National Fisherman

Shifting gears

From U.S. Coast Guard reports

A skipper and two crewmen left at dawn one late-December day aboard a 38-footer rigged for scalloping. They planned to go about 26 miles off the New Jersey coast, fish all day and return to port just after midnight.

Early that evening, the skipper was at the helm with one of the crewmen in the wheelhouse. The other crewman was on the aft deck.

At 7 p.m., the skipper started turning to port in preparation for hauling back the dredge. According to the skipper, several 10-foot-high waves struck the vessel, swamping the aft deck. The vessel started heeling to port.

The skipper told the crewman on deck to grab a grinder and cut the dredge cable to help alleviate the port list; the crewman tried to free the gear to no avail. The crewman in the wheelhouse donned a survival suit, and the boat soon capsized.

The attempts to right the vessel and the speed at which the boat was taking on water prevented the skipper from broadcasting a mayday call or donning a survival suit. The skipper and crewman kicked out the port side windows and swam to the surface. The crewman last seen on deck was nowhere in sight.

The EPIRB and life raft floated free, and the raft inflated.

The skipper swam to the raft and pulled himself in. The crewman in the survival suit had also reached the surface but didn't make it to the raft; the skipper never saw him again.

Around 7:45, the boat sank by the stern. The Coast Guard received the EPIRB transmission at about 8 p.m. and contacted the vessel's owner, who hadn't been able to contact the crew.

At around 11:30 p.m., aided by vessels on the scene, a Coast Guard helicopter sighted the life raft containing the skipper.

The helicopter retrieved the skipper and flew him shoreside, where he was treated for hypothermia and released. After 34 hours, the search for his crew members was suspended.

Lessons learned
Loss of stability or watertight integrity is a significant factor in the loss of many vessels between 30 and 79 feet long. Modifications and alterations increase a vessel's overall weight and affect its center of gravity, amount of freeboard and stability.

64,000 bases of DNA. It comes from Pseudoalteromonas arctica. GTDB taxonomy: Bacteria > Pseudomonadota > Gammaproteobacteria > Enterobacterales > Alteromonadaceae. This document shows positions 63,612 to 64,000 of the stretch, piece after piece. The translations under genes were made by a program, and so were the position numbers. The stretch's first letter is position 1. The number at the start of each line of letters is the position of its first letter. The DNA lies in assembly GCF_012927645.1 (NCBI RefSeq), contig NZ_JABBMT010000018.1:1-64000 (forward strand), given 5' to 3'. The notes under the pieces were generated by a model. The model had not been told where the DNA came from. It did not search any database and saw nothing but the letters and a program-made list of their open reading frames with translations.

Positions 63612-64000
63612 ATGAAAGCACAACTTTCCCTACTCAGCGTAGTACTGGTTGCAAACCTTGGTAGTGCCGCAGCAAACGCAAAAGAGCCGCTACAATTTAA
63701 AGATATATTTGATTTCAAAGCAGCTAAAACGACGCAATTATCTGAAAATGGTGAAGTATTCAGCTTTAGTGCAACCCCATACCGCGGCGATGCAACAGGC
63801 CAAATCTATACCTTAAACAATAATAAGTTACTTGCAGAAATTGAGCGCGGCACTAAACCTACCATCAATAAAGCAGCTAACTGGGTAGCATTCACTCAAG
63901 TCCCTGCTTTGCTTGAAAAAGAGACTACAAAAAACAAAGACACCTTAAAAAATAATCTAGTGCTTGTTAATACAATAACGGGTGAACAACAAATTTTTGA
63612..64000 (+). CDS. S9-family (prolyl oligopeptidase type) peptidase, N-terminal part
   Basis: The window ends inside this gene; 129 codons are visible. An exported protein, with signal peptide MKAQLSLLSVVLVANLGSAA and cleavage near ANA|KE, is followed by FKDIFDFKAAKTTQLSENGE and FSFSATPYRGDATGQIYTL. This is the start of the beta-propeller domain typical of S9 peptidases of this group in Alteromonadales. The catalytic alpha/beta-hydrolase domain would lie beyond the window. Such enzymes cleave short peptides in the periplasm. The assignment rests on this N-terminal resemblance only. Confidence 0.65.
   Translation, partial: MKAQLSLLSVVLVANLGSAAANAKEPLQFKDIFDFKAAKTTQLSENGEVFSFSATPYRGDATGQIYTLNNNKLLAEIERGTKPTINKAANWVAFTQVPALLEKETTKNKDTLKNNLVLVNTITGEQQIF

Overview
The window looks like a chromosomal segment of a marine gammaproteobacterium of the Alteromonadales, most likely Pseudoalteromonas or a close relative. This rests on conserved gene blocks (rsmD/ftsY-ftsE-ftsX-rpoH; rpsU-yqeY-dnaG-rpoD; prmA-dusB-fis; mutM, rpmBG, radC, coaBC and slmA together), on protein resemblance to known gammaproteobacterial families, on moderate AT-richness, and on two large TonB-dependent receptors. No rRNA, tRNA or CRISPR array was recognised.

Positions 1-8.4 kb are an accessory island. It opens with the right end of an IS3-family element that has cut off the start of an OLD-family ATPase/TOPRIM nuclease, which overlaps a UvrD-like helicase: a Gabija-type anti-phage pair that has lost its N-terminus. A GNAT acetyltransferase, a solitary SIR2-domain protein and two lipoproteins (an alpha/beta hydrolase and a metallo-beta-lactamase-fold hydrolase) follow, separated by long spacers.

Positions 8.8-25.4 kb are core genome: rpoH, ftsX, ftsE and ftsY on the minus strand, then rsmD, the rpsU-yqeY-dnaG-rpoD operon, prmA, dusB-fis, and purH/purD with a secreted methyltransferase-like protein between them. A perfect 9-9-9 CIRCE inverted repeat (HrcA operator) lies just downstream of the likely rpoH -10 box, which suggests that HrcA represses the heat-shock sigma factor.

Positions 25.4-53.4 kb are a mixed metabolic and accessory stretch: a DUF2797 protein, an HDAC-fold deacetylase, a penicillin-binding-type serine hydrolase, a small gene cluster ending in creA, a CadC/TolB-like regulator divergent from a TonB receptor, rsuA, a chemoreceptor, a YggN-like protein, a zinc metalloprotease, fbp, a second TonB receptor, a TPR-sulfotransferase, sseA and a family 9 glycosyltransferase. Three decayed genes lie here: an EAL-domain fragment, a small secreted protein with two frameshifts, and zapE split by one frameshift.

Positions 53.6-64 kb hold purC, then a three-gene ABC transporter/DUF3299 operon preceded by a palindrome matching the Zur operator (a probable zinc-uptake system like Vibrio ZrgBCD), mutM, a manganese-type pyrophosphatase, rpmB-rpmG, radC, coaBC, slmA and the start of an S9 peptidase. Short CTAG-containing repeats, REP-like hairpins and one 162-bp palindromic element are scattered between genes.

Deploying the scallop dredge off the port side exacerbated the list. Other possible factors include the presence of a 2,000-pound gillnet reel that normally would have been removed for scalloping. The turn to port made the vessel increasingly unstable and robbed it of most of its reserve buoyancy.

The EPIRB alert indicated to the Coast Guard that the EPIRB was registered to another vessel, initially causing some delays in contacting the boat's owner.

All 406-MHz EPIRBs must be registered with NOAA. Up-to-date registration helps rescuers find a vessel faster. Learn more about vessel stability and/or read about EPIRB operation and registration at, and fish safe!

This article is based on U.S. Coast Guard reporting and is intended to bring safety issues to the attention of our readers. It is not intended to judge or reach conclusions regarding the ability or capacity of any person, living or dead, or any boat or piece of equipment.

Inside the Industry

NMFS has awarded 16 grants totaling more than $2.5 million as part of its Bycatch Reduction Engineering Program.

The program supports the development of technological solutions and changes in fishing practices designed to minimize bycatch and aims to to find creative approaches and strategies for reducing bycatch, seabird interactions, and post-release mortality in federally managed fisheries.


Abe Williams, who was elected to the Bristol Bay Regional Seafood Development Association board last spring, has been selected as the new president as of September.

Williams fishes the F/V Crimson Fury, and is president of Nuna Resources, a nonprofit that supports sustainable resource development in rural Alaska, including fighting for an international solution to issues raised by the proposed Pebble Mine project.

Try a FREE issue of National Fisherman

Fill out this order form, If you like the magazine, get the rest of the year for just $14.95 (12 issues in all). If not, simply write cancel on the bill, return it, and owe nothing.

First Name
Last Name
U.S. Canada Other

Postal/ Zip Code
© 2015 Diversified Business Communications
Diversified Business Communications